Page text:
Nick, our custodian, put black lights into the fixtures in the library hallway around noon when the students started putting up spider webs and paper gravestones for the “Haunted Hallway.” Decorations collected throughout the day, rubber rats, black streamers, and miles of yellow caution tape. Pumpkins emerged, small and large, dotting the parts of the school where the masses would gather for ACMA’s Fall Festival Dance.
By suppertime it was a campus transformed; tables for cotton candy, popcorn, and pretzels filled the courtyard. Caramel sauce and paper boats waited for students to take advantage of the local harvest; earlier in the week my assistant, Margaret, who had put in hours helping the kids organize the dance, had poked her head in my office and let me know “I got a great deal and need to go pick up fifty pounds of apples!”
The awesomeness of that statement was in part due to the fact that at ACMA it didn’t feel out of place.
A fog machine crouched in the breezeway between what would be the Haunted Hallway and the entrance to the Quonset Hut set up for dancing.
But dancing… well, for anyone of my vintage who hasn’t had the opportunity to chaperone a dance for a while, school dances look different now. Maybe it’s that the world has changed and people now, from eleven to ninety, expect more variety, more choice, but dancing at a dance is just one sliver of what kids have to choose from.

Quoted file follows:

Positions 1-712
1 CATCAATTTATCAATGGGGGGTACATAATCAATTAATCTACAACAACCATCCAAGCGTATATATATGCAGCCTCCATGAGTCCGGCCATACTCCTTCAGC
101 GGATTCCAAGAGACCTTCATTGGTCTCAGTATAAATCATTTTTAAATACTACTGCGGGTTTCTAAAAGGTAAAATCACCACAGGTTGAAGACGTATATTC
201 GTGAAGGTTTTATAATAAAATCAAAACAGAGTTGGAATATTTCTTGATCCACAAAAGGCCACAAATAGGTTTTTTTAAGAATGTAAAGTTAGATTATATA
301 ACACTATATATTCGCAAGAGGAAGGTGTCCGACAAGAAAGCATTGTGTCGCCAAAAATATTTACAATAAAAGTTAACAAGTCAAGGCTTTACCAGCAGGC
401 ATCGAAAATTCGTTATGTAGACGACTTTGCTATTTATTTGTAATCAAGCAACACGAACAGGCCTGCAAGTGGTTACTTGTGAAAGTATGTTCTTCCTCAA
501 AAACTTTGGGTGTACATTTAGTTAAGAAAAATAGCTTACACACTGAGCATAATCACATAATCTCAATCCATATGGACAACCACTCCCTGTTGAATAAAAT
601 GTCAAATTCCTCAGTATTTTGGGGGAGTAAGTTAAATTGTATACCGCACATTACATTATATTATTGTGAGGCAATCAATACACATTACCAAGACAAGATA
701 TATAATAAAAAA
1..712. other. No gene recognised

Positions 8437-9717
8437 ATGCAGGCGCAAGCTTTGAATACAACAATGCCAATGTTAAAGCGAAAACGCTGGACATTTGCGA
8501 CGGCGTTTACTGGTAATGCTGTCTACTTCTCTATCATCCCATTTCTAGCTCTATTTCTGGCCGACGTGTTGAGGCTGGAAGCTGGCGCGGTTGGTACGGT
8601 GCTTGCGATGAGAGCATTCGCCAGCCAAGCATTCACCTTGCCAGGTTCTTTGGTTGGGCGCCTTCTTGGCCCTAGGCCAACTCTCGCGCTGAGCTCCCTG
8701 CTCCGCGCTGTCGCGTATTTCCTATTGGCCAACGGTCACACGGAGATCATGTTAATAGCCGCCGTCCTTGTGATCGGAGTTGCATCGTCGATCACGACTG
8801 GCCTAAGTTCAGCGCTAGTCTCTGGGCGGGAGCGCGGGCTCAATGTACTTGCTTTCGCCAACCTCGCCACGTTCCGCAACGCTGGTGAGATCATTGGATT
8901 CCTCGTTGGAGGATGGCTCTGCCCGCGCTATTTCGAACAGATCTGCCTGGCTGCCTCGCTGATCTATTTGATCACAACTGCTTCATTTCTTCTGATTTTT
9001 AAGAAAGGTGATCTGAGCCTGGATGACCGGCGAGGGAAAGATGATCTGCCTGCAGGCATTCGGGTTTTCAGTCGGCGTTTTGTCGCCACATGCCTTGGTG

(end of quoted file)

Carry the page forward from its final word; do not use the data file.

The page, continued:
What that meant this Friday at ACMA was a photo booth stocked with props where groups of students could ham it up and leave with a memory of a night of silliness. It meant free raffle tickets handed to everyone as they came through the front door and a grand drawing for a mini cauldron filled with candy at the end of the night.
Any dance in October invites costumes, and to do that at an art school means wild, abundant creativity. Zombies and superheroes danced with flappers and Disney Princesses. Pikachu shared popcorn with unicorns and Jedi, and my favorite conversation of the night went like this:
Me: “Great antlers.”
Student: “People have been telling me that.”
Me: “They’re right.”
In addition to the Haunted Hallway, the corn hole games (built by our theater tech students), and a steady line for cotton candy, a room had been set aside and stocked with board games for kids who wanted a break from the lights and music.
A witty and wonderful group of students invited me to play Apples to Apples, something that in a quarter century of working in schools I’ve never done at a fall dance, and a great reminder that as much fun as some students were having moving to music and scaring each other under the black light, for others a chance to gather on campus and play games was more their style (at least for part of the night).
This notion that events like a dance might be purposefully crafted to include something that everyone could enjoy, not just those who know how to move to the latest rock and roll tune, is something that strikes me as wonderful. It’s also something that I feel like I see more of every year I’m a principal.
Board games, fresh fruit, and a Haunted Hallway (and all those unexpected delights that students today add to more traditional events to make them friendlier to all) reinforce the optimism I feel whenever I work with kids.
And Friday, you could dance if you wanted to, but if you don’t dance …well, you’re still a friend of mine.